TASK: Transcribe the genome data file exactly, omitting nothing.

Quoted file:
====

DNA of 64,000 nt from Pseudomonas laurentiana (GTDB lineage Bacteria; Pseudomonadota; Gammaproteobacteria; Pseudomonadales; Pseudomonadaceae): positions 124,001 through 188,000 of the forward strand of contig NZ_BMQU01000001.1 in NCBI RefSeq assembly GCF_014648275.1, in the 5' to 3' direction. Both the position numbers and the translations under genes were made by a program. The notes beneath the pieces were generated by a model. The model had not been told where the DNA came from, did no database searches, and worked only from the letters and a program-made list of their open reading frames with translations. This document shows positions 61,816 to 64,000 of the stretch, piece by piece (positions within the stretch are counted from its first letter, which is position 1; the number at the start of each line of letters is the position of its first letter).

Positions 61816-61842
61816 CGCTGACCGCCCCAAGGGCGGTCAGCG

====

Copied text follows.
DNA of 64,000 nt from Pseudomonas laurentiana (GTDB lineage Bacteria; Pseudomonadota; Gammaproteobacteria; Pseudomonadales; Pseudomonadaceae): positions 124,001 through 188,000 of the forward strand of contig NZ_BMQU01000001.1 in NCBI RefSeq assembly GCF_014648275.1, in the 5' to 3' direction. Both the position numbers and the translations under genes were made by a program. The notes beneath the pieces were generated by a model. The model had not been told where the DNA came from, did no database searches, and worked only from the letters and a program-made list of their open reading frames with translations. This document shows positions 61,816 to 64,000 of the stretch, piece by piece (positions within the stretch are counted from its first letter, which is position 1; the number at the start of each line of letters is the position of its first letter).

Positions 61816-61842
61816 CGCTGACCGCCCCAAGGGCGGTCAGCG